I crave information. So much, that sometimes it makes my head spin. And I love expediency. Over the last couple of years, as I’ve scoured the web for design ideas and instructions, I add plenty of new sites to my RSS reader. A lot of times, the headlines are enough of an indication that I want to read something or not. (I assume the same still holds true when reading a newspaper – you don’t read “cover to cover”, but articles that interest you.) Ocassionally, I’ll find a commentary on some aspect of web design that merits some attention.
It’s interesting, because this article – Custom Web Design or Website Template, somewhat illustrates a concept I was trying to explain earlier this week to a “client”. He was asking me why I was able to crank out a basic design/prototype for his club’s website so quickly, yet struggling with his own company page. I’ve developed an “extension” of the article, I suppose, that explains my feelings on when to use a ready-made template/theme package vs. building from the ground up.
On both the “club” sites that I run, the local alumni association and soon his local Mustang club chapter, I’ve built them off of Joomla! and not WordPress. The reasoning behind the choice of CMS is pretty straightforward – Joomla! offers a much higher degree of control and “community” features than WordPress. Sure, WordPress offers several different levels of “ACL’s” (access control levels), but it’s primarily built from a blogging-platform up. Meaning that it’s really designed for just a few people to run and have interactivity. The creation of a “subscriber” account is mainly for convenience in commenting on an article, not interacting with others on a pretty regular basis.
Beyond that, it’s about the interactivity of the community itself. Club sites like these need to offer the users more than just a fairly static feed of the latest news. Interpersonal interactions and sharing of resources is really what needs to be available. WordPress is lacking in these options, because the plugins that create things like galleries and forums are either too basic, or require a higher level of security access to use them. On top of that, there are certain functions that are completely lacking (newsletter archives and sending, for instance).
But back to the point about the design itself. I use commercially available themes on these sites because they don’t necessarily need to have their own identity. Sure, I’ve customized them a bit, but by and large, does it really matter if it’s got a similar feel to another site of another club locally? I suppose in some respects, it does, but my feeling is that the focus needs to be and is on the content – whether it be “webmaster-driven” or “user-driven”. There’s also the little fact that Joomla! templates/themes are a bit more complicated, and I really haven’t gotten into understanding HOW they’re built just yet.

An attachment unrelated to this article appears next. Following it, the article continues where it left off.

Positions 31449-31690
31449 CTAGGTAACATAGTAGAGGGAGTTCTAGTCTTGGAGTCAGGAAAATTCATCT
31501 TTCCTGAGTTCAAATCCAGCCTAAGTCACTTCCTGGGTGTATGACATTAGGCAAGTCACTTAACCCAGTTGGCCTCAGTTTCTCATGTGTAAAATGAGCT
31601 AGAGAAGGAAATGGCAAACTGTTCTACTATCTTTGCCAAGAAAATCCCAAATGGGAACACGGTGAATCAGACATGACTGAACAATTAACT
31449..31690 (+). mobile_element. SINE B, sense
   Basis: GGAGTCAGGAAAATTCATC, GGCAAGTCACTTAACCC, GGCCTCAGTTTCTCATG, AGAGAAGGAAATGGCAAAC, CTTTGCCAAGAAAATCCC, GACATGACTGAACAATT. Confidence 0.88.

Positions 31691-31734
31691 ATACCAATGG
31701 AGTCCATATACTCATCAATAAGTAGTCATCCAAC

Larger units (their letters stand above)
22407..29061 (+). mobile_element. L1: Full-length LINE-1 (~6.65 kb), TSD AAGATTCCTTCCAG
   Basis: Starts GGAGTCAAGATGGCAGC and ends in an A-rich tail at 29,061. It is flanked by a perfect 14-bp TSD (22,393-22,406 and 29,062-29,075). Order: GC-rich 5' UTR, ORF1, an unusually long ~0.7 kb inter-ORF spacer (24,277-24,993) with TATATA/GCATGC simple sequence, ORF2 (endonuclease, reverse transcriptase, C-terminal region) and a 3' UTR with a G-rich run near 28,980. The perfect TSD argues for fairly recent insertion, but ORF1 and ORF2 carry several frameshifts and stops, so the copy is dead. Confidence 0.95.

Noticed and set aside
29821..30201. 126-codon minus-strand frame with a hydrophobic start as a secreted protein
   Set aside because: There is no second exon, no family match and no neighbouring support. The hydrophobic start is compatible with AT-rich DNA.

A company, on the other hand, needs its own identity. It’s not just about the content, but the design and feel. Some elements of course will always borrow from other sites, but the color scheme, layout, etc, all should be fairly unique to help establish that identity.
And there-in lies my problem. It’s not that I’m not creative when I need to be. I’ve got a couple of good ideas for his company’s design, but I lack the necessary graphical skills in the Photoshop department to implement them. His isn’t the only design I’m having an issue with. A buddy of mine asked me to play around with a “theme” for his YouTube channel, and I’ve got a great idea, but can only partially implement it. I haven’t been able to figure out how to bend Ps to do what I want it to do. And it’s frustrating enough to make me want to put it down entirely. It also doesn’t help that I swear I’ve picked up a hint of my dad’s color-blindness and have issues matching colors… =/
I could just easily take a pre-built theme and rip it apart and mix some things up, but I’m not really at the point where I want to accomplish that just yet. It’s a headache re-working someone else’s code, ESPECIALLY when they take little to no effort to actually annotate what they’re doing in certain sections, and I have to trace the reference calls.
There’s just so much to learn that it’s overwhelming, and it doesn’t help that a lot of the materials out there for Ps (books, not web tutorials) all focus on using Ps as a software to modify photos, not as a design medium. Guess I should probably just suck it up, read what books I have, and learn to translate those tools to the design process instead of editing and retouching.